I don’t think it’s a contrived process at all, and I couldn’t care less about the actual effort it took (time, money, patience), but the conscious choices during the process do interest me (apparently they do to you as well, since you point out Seurat and Van Gogh). But let’s completely remove any process from the piece (which is ridiculous, but let’s do that for the sake of argument); you’re left with a fractured image from a multitude of vantage points. You’re then left with figuring out what one particular vantage point reveals that another doesn’t. Or you can start thinking about how if you could take a number of people walking by these structures and somehow pull out the quick memory they had of that structure and print it, this might be it. And that leads to thinking about individual views on structures we see everyday, and how we either ignore or process them, or how we see each thing differently. Sometimes there’s a bird there. Sometimes there’s not. Or you’re looking at a part of a structure from a different position because you had to dodge a car or avoid a group of people.

    And that’s what I come away with; the same structure broken into a million vantage points, similar to someone taking a photo of the same structure every day for a set amount of time. This is his version of that and brings up similar ideas and themes. You seem to think his pieces are all about processes with no actual substantive end result; I think the exact opposite.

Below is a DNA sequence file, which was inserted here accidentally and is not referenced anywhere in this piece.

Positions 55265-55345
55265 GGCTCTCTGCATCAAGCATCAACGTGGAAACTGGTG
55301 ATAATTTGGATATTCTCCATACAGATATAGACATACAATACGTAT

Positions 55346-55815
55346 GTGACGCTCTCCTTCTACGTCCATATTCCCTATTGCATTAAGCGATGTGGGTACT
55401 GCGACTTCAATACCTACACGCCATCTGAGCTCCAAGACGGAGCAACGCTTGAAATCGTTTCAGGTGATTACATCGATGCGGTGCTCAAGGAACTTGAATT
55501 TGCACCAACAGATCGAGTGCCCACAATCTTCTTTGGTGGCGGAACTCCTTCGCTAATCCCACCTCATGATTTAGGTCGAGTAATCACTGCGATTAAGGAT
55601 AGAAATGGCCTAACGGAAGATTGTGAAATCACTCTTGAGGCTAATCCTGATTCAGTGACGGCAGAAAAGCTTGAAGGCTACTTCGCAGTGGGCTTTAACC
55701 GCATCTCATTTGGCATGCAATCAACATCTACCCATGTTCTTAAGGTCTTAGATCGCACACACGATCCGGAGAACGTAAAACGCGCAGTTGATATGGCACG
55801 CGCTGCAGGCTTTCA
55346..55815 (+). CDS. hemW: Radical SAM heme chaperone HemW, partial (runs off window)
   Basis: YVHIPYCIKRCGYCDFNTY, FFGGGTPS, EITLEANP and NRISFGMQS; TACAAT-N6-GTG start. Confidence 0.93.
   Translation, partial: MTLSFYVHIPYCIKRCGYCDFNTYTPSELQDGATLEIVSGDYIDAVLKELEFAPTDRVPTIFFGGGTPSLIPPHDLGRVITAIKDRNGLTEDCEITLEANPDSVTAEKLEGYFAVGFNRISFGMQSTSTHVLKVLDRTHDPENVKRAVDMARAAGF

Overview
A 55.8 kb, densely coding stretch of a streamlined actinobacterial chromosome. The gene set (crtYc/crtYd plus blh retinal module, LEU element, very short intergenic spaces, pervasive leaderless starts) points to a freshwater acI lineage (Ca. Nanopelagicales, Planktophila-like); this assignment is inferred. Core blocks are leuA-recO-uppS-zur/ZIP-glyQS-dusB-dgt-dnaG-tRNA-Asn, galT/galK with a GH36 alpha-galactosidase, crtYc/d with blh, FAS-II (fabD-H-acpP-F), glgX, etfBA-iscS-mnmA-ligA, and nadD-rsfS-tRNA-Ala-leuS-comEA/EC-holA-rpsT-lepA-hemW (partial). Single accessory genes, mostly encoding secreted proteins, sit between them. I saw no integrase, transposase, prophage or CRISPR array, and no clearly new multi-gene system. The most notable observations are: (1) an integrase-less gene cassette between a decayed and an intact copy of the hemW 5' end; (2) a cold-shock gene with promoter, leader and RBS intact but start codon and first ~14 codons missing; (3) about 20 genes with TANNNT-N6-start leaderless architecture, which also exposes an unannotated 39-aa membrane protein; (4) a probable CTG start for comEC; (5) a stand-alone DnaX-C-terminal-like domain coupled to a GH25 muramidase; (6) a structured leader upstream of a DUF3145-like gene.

Also I will point out that in your original post, you DID point out that you could just take one single photo of the subject, insinuating that would lead to the same end result.

  • http://about.me/bmwgeek Dave Reynolds

    Ahhh the fun of pretending I can comment and work at the same time.

    Yes I did say that but not to say that it would have the same effect. What I am saying is that I prefer simple approaches to art. Take a picture with a unique perspective or even some technique but don’t expect me to think it’s great just because the technique is labor-intensive. That’s really all my point is. I like simple and concise.

  • anonymous

    well, thats exactly the point. consider these images a corrective to conventional perception. ist always helpful to question apparent matters of course, isn’t it?